We begin our journey through the season of Lent on Ash Wednesday which falls on 6 March this year, and end this journey on Holy Saturday, 20 April 2019 – a day before Easter. It is going to be an uphill climb for six and a half weeks. It is a preparation for Easter, and an invitation to take up with vigor, the three traditional practices of Lent – Prayer, Fasting and Almsgiving. Each year the season of Lent gives us an opportunity to prepare ourselves to celebrate the Paschal Mystery – Passion, Death and Resurrection of Christ with renewed mind, body, soul and spirit.
My love for the season of Lent started 35 years ago. Since then, I have made it a point to make this season a time for soul-searching, prayer, reflection and penance. Every Lent helps me to have a better understanding of my faith, to persevere in self-discipline and self-improvement and procure a deeper appreciation for the season. Today, as a priest, I try my best to assist my parishioners to better observe Lent and make the journey towards Easter a reverent and meaningful one. During this time of preparation, I hope that they will consciously focus on their faith life, their shortcomings and sinfulness, which will ultimately lead them to a new beginning of life in Christ at Easter.
However, Lent can sometimes become a routine over the years. We may go through the motions of Lent doing the same old things and living in our former way of life, causing us to neglect the essential aspects of the Lenten season. It is important then to remember that while we undertake a journey of preparation, our Lenten practice should work on a personal as well as communal conversion. When we fail to live as children of God and when we behave in a hurtful way towards others, then we may not be able to celebrate Easter meaningfully.
The Holy Father has chosen the theme “For the creation waits with eager longing for the revealing of the children of God” (Rom 8:19) for Lent this year. According to Pope Francis, “All creation is called, with us, to go forth from its bondage to decay and obtain the glorious liberty of the children of God.” He said that “Lent is a sacramental sign of this conversion.” The Pope wants us not to water down this season of grace, but to live faithfully as children of God.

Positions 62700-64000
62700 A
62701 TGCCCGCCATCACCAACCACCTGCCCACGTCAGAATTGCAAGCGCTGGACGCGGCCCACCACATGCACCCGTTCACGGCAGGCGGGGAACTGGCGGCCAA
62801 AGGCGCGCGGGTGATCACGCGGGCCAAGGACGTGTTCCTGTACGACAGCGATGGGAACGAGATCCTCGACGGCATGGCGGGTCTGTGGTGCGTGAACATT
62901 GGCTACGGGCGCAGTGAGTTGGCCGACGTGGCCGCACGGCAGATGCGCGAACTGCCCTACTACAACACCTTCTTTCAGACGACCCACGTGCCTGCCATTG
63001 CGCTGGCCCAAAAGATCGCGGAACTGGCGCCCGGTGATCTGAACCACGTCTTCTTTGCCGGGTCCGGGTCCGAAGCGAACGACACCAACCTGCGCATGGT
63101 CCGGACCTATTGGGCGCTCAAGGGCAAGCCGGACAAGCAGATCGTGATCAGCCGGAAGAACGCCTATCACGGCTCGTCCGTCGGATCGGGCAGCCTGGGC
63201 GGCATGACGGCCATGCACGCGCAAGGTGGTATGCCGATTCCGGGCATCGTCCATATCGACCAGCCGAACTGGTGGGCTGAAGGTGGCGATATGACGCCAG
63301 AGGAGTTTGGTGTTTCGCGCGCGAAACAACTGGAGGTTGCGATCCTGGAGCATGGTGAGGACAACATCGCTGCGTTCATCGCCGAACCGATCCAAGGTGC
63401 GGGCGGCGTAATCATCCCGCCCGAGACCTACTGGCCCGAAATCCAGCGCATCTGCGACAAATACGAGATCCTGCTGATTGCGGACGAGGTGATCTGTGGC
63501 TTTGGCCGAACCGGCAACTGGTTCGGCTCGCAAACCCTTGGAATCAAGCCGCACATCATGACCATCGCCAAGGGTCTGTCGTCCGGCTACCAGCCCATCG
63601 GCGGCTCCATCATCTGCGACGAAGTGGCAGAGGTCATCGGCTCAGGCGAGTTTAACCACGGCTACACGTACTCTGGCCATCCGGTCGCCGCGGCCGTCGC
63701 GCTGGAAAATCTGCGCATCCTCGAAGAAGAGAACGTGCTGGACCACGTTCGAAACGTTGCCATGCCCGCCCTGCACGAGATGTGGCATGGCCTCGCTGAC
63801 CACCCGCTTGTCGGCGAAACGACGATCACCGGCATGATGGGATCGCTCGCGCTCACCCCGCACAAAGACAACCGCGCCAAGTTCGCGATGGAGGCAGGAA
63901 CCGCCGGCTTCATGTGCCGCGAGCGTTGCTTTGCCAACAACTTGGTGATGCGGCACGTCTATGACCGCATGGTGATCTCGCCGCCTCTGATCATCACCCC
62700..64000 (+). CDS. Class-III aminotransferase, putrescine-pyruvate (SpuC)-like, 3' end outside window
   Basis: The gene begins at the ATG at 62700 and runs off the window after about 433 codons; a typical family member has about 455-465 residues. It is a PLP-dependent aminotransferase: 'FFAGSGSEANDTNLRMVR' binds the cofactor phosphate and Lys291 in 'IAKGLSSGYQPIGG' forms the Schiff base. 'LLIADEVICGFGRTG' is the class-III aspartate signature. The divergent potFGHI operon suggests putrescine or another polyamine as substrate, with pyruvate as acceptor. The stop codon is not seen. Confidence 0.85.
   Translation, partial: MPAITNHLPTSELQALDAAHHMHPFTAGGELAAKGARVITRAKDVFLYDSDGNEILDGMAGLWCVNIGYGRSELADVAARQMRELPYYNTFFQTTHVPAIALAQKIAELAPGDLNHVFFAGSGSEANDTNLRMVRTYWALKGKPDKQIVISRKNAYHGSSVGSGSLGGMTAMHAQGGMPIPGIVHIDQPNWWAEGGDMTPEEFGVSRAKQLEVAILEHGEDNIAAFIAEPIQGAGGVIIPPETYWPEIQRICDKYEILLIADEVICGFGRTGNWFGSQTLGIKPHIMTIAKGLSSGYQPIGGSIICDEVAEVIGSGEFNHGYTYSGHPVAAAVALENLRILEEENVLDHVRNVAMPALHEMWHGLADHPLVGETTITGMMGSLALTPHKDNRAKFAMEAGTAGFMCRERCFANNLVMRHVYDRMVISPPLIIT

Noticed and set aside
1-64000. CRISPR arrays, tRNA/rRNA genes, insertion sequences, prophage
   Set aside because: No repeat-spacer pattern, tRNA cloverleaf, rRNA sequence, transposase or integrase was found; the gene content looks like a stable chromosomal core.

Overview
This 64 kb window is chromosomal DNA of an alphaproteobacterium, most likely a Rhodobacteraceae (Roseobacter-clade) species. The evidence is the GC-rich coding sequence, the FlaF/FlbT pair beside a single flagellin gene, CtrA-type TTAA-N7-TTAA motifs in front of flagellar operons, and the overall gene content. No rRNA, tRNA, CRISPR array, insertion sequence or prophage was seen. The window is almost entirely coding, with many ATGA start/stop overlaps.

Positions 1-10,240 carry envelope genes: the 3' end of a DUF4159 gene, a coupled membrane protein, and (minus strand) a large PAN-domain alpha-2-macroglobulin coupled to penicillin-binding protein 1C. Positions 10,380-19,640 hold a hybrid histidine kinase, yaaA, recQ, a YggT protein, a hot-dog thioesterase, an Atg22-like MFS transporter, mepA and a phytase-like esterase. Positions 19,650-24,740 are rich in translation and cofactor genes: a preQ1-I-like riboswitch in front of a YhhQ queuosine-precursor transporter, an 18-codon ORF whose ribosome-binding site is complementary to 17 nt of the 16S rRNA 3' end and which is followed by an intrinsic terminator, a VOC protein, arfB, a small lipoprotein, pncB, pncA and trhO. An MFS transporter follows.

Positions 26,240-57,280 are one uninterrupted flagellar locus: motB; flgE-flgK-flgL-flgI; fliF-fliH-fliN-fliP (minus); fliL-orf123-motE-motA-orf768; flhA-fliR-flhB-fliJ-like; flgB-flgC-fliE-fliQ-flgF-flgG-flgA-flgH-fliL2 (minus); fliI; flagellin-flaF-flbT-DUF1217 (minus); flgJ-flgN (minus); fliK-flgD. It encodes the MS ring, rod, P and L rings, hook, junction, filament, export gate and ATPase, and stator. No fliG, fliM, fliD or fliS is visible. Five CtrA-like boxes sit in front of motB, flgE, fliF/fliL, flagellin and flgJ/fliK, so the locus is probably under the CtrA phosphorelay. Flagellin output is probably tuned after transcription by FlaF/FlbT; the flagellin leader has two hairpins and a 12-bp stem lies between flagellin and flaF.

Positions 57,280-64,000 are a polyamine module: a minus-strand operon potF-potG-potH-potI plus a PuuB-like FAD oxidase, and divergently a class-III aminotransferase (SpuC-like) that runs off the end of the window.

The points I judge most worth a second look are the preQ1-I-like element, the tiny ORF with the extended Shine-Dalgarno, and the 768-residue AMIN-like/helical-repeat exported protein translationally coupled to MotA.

The Pope highlights that the season of Lent should be a time to “welcome Christ’s victory over sin and death into our lives”, and attract “its transforming power to all of creation.” The division between God, man and creation caused by sin is to be repaired through our traditional Lenten practices – fasting, prayer, and almsgiving. Our Holy Father says that in fasting we learn “to change our attitude towards others and all of creation, turning away from the temptation to ‘devour’ everything to satisfy our voracity and being ready to suffer for love, which can fill the emptiness of our hearts.” Our prayers lead us to “abandon idolatry and self-sufficiency of our ego.” Through almsgiving, “we escape from the insanity of hoarding everything for ourselves in the illusory belief that we can secure a future that does not belong to us.”
“May our Lent this year be a journey along that same path, bringing the hope of Christ also to creation,” the Holy Father said. In this path to Easter, he demands that “we renew our faces and hearts as Christians through repentance, conversion and forgiveness”. We take every effort for personal and communal conversion by leaving behind all our selfishness and self-absorption and turn to Jesus’ Paschal Mystery. Let us stand firmly beside our neighbours who are in need and share our spiritual and material goods with them. May the season of Lent renew, refresh and empower us to go about the work of Christ.
HAVE A BLESSED LENT!
Rev. Fr. George Packiasamy